THOMAS J. MESKILL was born January 30, 1929, in New Britain, Connecticut. He received a B.S. degree from Trinity College in 1950. After graduating from Trinity, Meskill served in the U.S. Air Force during the Korean War and was discharged as a first lieutenant in 1953. He enrolled at the University of Connecticut Law School, received his law degree in 1956, and returned to New Britain to practice law. He first ran for public office in 1958 when he made an unsuccessful bid for the state senate. The following year, he ran for mayor of New Britain and was narrowly defeated. However, he won his second mayoral campaign and served as New Britain’s Mayor from 1962 until 1964. In 1966 he won a seat in Congress, where he served two terms before being elected governor. When he came into office, the state had a $260 million deficit. By 1973, the deficit had been erased and the state treasury had a surplus of $65 million. Under Meskill’s tenure, the Department of Environmental Protection was created and a state lottery system was instituted — his answer to a state income tax. During his tenure, Governor Meskill served on the National Governors’ Conference Executive Committee. In 1975, President Ford named him Judge of U.S. Court Appeals for the 2nd Circuit, and he served until 1993. During his last year on the bench, Meskill served as chief judge.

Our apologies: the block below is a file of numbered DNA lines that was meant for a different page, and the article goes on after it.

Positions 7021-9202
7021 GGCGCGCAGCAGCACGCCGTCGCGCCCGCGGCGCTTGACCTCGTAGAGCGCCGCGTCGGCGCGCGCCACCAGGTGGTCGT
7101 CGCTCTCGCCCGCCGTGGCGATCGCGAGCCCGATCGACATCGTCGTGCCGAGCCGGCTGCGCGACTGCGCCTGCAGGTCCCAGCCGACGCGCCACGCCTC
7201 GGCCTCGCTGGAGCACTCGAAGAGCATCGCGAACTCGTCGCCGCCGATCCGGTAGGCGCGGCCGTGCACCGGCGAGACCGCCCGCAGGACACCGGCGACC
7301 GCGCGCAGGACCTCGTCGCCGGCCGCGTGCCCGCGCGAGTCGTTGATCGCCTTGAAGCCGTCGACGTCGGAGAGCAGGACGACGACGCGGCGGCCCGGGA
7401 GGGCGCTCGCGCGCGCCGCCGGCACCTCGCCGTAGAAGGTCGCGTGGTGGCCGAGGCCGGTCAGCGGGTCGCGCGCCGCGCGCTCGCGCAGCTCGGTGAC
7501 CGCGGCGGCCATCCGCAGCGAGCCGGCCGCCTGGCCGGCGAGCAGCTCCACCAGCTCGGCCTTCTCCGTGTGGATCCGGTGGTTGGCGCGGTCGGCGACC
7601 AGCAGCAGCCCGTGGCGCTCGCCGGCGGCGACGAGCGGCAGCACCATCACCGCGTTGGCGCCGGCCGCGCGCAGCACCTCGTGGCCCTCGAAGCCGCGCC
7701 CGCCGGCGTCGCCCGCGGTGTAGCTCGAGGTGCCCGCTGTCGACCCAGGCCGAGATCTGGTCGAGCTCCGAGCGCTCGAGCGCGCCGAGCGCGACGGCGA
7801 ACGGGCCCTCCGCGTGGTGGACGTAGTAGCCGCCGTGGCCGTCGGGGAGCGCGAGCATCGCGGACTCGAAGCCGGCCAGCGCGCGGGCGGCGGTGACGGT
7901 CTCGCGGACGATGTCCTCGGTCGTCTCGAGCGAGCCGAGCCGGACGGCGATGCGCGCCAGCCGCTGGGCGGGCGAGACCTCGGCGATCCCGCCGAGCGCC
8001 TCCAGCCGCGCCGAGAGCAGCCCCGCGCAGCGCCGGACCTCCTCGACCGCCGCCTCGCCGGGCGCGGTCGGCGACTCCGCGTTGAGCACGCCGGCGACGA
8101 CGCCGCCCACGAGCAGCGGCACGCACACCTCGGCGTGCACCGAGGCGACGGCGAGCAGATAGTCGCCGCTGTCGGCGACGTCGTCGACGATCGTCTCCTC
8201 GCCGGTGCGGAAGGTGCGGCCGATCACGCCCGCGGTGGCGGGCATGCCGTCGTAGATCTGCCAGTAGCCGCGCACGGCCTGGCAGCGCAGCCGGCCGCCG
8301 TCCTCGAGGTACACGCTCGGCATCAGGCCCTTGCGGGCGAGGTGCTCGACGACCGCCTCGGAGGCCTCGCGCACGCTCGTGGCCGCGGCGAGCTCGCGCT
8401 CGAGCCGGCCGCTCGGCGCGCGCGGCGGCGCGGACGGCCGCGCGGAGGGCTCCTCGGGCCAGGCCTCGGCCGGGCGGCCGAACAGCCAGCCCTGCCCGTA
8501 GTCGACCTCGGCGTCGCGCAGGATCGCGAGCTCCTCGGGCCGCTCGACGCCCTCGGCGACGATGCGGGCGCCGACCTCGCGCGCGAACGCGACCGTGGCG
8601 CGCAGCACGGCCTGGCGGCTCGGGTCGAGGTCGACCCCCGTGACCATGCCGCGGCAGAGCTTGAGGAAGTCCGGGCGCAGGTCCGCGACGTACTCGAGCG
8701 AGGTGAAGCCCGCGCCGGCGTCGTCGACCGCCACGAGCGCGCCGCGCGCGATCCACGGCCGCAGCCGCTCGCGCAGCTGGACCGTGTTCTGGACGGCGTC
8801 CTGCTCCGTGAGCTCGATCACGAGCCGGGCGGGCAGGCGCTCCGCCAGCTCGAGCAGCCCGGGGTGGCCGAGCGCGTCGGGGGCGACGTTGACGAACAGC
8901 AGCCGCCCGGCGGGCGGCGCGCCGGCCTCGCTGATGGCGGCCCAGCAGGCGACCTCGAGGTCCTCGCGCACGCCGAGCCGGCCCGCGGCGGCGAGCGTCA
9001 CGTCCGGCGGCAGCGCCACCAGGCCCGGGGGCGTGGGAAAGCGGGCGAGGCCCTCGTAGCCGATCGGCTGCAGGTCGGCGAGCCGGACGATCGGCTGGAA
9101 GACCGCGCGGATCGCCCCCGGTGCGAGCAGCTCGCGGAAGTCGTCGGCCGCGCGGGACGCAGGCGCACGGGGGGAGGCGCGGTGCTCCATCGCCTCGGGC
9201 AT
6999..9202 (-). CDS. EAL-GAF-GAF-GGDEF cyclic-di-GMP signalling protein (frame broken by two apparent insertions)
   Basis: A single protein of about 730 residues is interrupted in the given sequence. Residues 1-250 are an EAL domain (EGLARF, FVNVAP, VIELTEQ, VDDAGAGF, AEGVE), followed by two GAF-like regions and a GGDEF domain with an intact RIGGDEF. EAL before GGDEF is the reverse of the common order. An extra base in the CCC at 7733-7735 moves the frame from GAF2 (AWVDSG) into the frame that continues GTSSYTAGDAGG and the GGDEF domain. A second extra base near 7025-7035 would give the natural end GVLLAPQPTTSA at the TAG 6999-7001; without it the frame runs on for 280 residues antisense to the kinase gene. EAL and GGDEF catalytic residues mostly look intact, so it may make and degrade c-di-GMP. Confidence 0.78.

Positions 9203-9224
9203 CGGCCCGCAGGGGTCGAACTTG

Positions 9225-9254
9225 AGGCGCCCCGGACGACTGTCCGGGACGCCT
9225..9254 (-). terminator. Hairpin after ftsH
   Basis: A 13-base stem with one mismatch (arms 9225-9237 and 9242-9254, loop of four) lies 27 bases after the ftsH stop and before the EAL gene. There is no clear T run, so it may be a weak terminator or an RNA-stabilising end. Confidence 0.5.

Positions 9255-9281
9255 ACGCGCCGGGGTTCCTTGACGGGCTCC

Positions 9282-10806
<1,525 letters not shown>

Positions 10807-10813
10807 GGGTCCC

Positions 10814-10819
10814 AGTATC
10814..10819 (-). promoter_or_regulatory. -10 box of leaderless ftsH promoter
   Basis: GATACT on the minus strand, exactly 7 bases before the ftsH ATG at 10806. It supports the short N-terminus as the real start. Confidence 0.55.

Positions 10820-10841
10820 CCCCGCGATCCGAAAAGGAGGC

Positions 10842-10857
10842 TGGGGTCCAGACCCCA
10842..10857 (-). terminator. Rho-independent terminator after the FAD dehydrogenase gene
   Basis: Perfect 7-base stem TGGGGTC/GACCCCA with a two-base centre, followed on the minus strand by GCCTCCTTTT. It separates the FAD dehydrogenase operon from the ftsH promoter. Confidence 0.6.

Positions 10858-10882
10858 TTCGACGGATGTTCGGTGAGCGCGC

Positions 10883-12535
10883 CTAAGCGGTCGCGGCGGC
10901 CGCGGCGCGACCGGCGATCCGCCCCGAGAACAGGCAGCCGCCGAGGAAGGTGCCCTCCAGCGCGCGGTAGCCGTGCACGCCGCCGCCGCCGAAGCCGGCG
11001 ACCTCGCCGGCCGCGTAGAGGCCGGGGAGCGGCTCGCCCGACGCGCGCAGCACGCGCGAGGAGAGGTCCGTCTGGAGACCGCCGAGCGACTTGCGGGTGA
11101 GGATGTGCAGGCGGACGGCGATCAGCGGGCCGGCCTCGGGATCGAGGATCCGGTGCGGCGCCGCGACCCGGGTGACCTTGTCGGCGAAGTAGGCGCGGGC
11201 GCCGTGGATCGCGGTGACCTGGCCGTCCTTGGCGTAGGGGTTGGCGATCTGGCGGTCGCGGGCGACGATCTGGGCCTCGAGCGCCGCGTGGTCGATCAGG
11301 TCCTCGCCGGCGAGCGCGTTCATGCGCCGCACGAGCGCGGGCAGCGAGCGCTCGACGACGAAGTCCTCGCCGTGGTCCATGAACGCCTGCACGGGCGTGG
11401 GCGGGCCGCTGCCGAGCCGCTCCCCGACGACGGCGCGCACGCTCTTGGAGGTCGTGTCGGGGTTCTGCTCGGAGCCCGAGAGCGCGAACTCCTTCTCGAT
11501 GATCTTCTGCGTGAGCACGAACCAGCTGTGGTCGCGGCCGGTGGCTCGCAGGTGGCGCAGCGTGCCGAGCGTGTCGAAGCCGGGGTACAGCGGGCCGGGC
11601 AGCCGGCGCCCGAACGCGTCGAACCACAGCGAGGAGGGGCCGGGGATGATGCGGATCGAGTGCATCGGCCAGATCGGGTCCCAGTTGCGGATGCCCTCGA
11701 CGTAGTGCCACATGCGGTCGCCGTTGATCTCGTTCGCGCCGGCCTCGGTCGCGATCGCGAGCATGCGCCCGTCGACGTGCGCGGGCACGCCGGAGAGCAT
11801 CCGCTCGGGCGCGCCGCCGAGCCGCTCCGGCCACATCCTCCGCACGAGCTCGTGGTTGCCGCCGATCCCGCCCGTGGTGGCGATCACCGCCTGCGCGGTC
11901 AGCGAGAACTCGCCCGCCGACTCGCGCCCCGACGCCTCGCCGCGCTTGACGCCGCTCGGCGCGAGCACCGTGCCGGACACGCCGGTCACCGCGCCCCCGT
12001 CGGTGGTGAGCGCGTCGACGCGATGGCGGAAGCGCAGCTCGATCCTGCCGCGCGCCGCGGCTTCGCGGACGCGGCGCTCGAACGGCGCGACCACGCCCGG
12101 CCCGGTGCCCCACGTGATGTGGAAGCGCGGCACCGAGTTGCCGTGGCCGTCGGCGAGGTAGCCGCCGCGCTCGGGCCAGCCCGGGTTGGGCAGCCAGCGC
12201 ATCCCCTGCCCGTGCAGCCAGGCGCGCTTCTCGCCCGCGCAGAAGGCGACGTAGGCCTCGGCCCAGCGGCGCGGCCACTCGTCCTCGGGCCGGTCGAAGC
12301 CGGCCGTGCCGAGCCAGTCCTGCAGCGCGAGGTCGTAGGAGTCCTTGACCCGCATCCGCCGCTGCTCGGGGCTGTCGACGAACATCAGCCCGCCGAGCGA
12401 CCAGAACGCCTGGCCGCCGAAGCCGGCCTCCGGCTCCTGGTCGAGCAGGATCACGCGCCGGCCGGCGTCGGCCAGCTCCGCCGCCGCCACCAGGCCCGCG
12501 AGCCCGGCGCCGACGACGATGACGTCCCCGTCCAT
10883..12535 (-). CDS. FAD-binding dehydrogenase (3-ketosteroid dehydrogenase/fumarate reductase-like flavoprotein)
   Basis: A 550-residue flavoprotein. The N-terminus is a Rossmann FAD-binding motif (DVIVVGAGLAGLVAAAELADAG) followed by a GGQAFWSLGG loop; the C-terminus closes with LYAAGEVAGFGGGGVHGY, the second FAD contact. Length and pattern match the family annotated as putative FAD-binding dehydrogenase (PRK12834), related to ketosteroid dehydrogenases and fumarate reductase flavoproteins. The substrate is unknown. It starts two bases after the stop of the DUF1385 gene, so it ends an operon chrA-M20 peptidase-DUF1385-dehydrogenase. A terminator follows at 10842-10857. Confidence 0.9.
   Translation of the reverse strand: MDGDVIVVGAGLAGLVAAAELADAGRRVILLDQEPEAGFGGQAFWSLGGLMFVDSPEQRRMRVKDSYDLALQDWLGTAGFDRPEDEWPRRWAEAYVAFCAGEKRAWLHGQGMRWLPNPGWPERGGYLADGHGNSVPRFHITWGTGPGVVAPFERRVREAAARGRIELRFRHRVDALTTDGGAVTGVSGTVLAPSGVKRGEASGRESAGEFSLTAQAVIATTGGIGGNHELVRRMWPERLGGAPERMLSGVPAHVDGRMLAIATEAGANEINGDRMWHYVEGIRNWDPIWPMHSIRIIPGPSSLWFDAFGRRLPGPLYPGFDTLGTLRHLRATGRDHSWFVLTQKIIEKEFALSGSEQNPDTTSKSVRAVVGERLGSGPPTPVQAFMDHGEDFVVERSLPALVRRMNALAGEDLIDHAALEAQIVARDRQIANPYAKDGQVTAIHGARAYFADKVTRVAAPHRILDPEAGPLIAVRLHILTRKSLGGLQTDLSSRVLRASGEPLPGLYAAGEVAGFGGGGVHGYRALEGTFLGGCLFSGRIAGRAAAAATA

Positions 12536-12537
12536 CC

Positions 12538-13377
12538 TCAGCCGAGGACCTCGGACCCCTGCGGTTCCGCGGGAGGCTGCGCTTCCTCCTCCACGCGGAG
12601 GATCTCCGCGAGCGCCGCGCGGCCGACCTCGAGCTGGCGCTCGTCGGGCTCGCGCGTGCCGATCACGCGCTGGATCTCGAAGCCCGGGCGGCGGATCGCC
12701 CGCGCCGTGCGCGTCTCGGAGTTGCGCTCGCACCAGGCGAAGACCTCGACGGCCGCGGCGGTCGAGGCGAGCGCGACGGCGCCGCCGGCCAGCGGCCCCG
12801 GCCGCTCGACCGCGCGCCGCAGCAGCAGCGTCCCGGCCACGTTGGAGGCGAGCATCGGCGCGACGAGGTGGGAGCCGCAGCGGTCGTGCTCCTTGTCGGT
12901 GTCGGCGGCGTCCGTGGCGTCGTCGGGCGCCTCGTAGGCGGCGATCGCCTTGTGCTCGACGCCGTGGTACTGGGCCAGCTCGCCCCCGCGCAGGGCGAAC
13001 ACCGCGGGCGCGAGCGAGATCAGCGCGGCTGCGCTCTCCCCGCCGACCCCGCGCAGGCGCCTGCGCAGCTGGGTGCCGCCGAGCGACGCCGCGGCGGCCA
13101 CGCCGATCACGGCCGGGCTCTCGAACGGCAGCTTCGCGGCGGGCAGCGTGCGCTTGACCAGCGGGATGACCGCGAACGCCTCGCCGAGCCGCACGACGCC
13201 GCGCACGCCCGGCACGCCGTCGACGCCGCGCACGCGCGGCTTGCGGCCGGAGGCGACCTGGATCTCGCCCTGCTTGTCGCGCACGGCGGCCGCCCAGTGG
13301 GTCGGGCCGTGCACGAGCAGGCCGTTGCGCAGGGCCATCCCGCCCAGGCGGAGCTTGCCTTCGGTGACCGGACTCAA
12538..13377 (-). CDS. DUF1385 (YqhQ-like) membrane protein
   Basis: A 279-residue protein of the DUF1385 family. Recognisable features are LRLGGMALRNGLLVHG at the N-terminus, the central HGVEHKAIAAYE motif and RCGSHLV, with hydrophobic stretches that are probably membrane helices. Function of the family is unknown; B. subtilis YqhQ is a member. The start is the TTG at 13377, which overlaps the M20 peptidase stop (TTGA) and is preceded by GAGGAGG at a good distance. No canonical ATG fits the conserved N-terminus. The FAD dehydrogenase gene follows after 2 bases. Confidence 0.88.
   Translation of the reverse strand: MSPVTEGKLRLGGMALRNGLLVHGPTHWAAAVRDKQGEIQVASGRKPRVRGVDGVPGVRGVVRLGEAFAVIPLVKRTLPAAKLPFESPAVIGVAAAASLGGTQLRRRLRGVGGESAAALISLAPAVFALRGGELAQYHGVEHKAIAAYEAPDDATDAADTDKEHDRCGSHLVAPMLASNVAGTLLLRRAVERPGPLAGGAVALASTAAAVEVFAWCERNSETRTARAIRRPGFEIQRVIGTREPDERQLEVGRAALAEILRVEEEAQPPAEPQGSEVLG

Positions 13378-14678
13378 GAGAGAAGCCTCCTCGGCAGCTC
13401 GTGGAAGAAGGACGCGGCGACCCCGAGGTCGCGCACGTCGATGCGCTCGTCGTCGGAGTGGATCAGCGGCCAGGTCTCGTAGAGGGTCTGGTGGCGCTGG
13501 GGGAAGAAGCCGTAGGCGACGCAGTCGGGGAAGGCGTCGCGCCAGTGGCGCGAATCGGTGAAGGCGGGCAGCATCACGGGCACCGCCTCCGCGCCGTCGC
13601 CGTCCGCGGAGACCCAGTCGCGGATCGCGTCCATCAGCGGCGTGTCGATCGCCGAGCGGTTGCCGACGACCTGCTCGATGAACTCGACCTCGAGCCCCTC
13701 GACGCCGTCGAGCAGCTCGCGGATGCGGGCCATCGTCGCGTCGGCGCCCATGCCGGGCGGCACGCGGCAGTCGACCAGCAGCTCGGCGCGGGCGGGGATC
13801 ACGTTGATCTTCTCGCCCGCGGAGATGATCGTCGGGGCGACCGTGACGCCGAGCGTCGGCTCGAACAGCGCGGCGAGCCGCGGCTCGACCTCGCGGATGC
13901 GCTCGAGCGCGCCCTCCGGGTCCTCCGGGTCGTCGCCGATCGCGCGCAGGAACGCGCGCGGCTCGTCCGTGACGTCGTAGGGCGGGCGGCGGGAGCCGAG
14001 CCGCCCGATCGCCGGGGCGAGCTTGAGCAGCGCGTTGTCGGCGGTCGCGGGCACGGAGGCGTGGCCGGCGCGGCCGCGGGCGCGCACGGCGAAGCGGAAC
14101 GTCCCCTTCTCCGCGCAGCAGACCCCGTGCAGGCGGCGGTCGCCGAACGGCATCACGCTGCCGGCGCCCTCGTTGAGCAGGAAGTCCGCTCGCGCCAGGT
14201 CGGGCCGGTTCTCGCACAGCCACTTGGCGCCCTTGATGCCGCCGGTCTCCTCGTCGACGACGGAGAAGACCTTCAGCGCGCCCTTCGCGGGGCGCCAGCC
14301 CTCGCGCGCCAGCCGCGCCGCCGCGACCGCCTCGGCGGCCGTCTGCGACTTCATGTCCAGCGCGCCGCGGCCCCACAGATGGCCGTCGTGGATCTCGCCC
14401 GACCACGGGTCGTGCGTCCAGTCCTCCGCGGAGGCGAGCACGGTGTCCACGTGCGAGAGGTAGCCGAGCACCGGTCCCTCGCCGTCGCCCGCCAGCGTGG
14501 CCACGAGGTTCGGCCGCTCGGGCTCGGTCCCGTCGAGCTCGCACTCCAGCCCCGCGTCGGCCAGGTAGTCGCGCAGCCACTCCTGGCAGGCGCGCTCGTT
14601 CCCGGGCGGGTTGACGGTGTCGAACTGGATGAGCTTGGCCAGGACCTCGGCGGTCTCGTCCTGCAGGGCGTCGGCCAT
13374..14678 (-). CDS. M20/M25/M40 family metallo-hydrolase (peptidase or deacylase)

Governors of the American States, Commonwealths and Territories, National Governors' Conference, 1974.
The Washington Post, Tuesday, October 30, 2007
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